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Read science articles on the ice age, glaciation and climatology. Discover the connection between ice ages and global warming.
Updated: 37 min 58 sec ago

Risk of interbreeding due to climate change lower than expected

Mon, 07/06/2015 - 10:41
A surprising study of North and South American mammals, birds and amphibians finds that only about 6 percent of closely related species whose ranges do not currently overlap are likely to come into contact by the end of this century.

Greenhouse gas emissions remain primary threat to polar bears

Fri, 07/03/2015 - 07:52
Greenhouse gas emissions remain the primary threat to the preservation of polar bear populations worldwide. This conclusion holds true under both a reduced greenhouse gas emission scenario that stabilizes climate warming and another scenario where emissions and warming continue at the current pace, according to updated research models.

Recent mercury pollution on the rise, but quick to change, study shows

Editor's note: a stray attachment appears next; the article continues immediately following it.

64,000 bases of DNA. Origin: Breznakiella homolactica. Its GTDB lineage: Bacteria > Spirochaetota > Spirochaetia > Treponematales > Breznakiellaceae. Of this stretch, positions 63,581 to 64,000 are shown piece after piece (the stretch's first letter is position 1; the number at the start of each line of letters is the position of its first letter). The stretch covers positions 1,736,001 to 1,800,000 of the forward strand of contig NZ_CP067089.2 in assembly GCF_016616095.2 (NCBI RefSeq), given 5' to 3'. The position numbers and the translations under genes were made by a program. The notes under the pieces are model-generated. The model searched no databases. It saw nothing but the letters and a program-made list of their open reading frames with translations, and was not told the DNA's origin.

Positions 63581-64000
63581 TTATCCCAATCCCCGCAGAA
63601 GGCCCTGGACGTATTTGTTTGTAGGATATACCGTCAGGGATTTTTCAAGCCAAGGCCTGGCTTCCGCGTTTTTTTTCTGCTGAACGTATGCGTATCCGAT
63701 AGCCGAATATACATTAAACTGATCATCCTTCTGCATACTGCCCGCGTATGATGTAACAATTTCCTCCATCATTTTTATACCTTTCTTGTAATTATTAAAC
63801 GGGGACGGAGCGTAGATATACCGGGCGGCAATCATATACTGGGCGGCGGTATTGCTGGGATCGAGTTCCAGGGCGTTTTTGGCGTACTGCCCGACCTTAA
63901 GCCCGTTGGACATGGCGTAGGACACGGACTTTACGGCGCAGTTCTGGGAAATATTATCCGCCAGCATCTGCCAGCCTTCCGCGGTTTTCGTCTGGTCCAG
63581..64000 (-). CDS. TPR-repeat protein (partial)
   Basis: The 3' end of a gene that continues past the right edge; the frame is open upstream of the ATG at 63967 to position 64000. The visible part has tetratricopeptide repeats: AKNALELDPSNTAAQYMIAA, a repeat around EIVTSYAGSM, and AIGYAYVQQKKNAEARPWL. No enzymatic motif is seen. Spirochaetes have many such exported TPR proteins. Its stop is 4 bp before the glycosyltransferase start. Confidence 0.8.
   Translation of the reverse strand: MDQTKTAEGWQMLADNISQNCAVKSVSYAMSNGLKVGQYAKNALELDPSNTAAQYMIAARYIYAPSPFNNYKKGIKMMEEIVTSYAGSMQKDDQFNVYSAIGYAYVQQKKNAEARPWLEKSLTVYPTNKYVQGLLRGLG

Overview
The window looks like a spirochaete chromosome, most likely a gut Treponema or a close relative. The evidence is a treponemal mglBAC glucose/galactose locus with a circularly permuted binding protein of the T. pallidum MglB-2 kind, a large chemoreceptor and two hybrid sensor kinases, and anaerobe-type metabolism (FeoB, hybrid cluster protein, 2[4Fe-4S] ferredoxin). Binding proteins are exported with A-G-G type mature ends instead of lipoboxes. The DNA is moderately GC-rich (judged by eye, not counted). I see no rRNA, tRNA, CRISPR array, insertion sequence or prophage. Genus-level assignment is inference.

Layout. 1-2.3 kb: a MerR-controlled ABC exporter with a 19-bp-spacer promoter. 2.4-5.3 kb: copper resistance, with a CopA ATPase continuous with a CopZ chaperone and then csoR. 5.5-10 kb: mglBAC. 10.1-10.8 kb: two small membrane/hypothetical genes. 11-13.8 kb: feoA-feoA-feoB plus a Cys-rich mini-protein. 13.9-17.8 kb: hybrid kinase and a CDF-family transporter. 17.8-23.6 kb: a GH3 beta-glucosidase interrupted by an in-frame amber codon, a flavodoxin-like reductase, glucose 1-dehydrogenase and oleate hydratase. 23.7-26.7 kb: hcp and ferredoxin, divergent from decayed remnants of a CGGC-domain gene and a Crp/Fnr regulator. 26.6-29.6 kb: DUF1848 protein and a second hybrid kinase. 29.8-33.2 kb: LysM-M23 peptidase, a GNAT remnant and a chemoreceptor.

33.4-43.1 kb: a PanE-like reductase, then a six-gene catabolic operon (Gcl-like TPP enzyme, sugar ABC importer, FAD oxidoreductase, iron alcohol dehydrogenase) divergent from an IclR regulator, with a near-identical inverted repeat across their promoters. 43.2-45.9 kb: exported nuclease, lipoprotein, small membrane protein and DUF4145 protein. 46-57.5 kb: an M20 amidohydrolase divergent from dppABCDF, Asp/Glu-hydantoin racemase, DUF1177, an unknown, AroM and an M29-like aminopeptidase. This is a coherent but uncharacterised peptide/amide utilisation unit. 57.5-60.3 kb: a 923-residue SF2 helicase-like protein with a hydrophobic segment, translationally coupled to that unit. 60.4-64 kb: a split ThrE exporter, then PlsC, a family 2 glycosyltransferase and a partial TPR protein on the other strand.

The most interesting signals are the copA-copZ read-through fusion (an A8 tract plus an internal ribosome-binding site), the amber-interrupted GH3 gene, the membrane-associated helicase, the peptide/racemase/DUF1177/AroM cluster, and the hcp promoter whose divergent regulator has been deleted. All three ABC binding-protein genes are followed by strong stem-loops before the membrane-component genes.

Mon, 06/29/2015 - 13:21
A study using a 600-year-old ice core shows that global mercury pollution increased dramatically during the 20th century, but that mercury concentrations in the atmosphere decreased faster than previously thought beginning in the late 1970s when emissions started to decline.

Retreating sea ice linked to changes in ocean circulation, could affect European climate

Mon, 06/29/2015 - 11:34
Retreating sea ice in the Iceland and Greenland Seas may be changing the circulation of warm and cold water in the Atlantic Ocean, and could ultimately impact the climate in Europe, says a new study.

Iron: A biological element?

Fri, 06/26/2015 - 07:39
Think of an object made of iron: An I-beam, a car frame, a nail. Now imagine that half of the iron in that object owes its existence to bacteria living two and a half billion years ago. That's the upshot of a new study. Its findings have meaning for fields as diverse as mining and the search for life in space.